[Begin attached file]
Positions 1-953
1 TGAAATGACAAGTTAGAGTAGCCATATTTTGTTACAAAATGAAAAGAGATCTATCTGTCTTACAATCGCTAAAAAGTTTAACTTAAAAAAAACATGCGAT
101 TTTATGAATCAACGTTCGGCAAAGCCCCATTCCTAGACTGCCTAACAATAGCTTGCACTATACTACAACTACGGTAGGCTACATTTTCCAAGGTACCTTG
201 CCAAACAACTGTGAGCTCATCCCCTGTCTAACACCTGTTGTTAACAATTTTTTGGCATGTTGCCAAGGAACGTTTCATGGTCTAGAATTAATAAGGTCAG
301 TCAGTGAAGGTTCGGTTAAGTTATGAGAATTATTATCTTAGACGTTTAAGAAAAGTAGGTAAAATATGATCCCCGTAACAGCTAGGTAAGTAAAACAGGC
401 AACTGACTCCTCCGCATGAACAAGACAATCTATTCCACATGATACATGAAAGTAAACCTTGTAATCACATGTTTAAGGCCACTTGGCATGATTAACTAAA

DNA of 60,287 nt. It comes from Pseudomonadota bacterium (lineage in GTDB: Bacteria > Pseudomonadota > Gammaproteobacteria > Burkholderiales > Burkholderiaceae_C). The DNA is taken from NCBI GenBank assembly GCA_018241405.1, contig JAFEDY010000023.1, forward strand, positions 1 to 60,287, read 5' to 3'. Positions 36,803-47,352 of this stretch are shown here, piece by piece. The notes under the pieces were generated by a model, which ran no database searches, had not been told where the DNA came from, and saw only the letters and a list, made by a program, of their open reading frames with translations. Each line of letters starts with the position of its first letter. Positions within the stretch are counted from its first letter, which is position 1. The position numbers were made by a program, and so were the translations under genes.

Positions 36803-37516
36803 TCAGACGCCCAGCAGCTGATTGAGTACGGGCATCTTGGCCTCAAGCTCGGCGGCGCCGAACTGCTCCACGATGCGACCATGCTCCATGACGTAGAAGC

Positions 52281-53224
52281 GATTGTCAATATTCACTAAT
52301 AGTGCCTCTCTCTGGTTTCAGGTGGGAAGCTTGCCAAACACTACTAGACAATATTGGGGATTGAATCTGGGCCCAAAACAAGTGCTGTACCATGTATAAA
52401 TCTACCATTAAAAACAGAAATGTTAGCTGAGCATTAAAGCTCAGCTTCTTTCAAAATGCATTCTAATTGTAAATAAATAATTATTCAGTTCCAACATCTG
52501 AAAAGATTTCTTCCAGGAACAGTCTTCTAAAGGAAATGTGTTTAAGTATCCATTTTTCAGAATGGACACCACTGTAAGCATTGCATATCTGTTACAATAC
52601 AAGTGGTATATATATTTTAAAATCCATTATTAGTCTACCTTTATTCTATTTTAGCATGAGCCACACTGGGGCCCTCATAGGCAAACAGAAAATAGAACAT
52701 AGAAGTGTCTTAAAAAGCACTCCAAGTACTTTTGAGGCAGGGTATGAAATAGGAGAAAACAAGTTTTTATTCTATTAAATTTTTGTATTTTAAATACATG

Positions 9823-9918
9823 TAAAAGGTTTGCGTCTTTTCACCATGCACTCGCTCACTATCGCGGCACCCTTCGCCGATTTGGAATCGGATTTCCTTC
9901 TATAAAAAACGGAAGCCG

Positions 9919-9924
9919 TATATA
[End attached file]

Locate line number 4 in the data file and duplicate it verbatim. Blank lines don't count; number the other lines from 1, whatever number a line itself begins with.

201 CCAAACAACTGTGAGCTCATCCCCTGTCTAACACCTGTTGTTAACAATTTTTTGGCATGTTGCCAAGGAACGTTTCATGGTCTAGAATTAATAAGGTCAG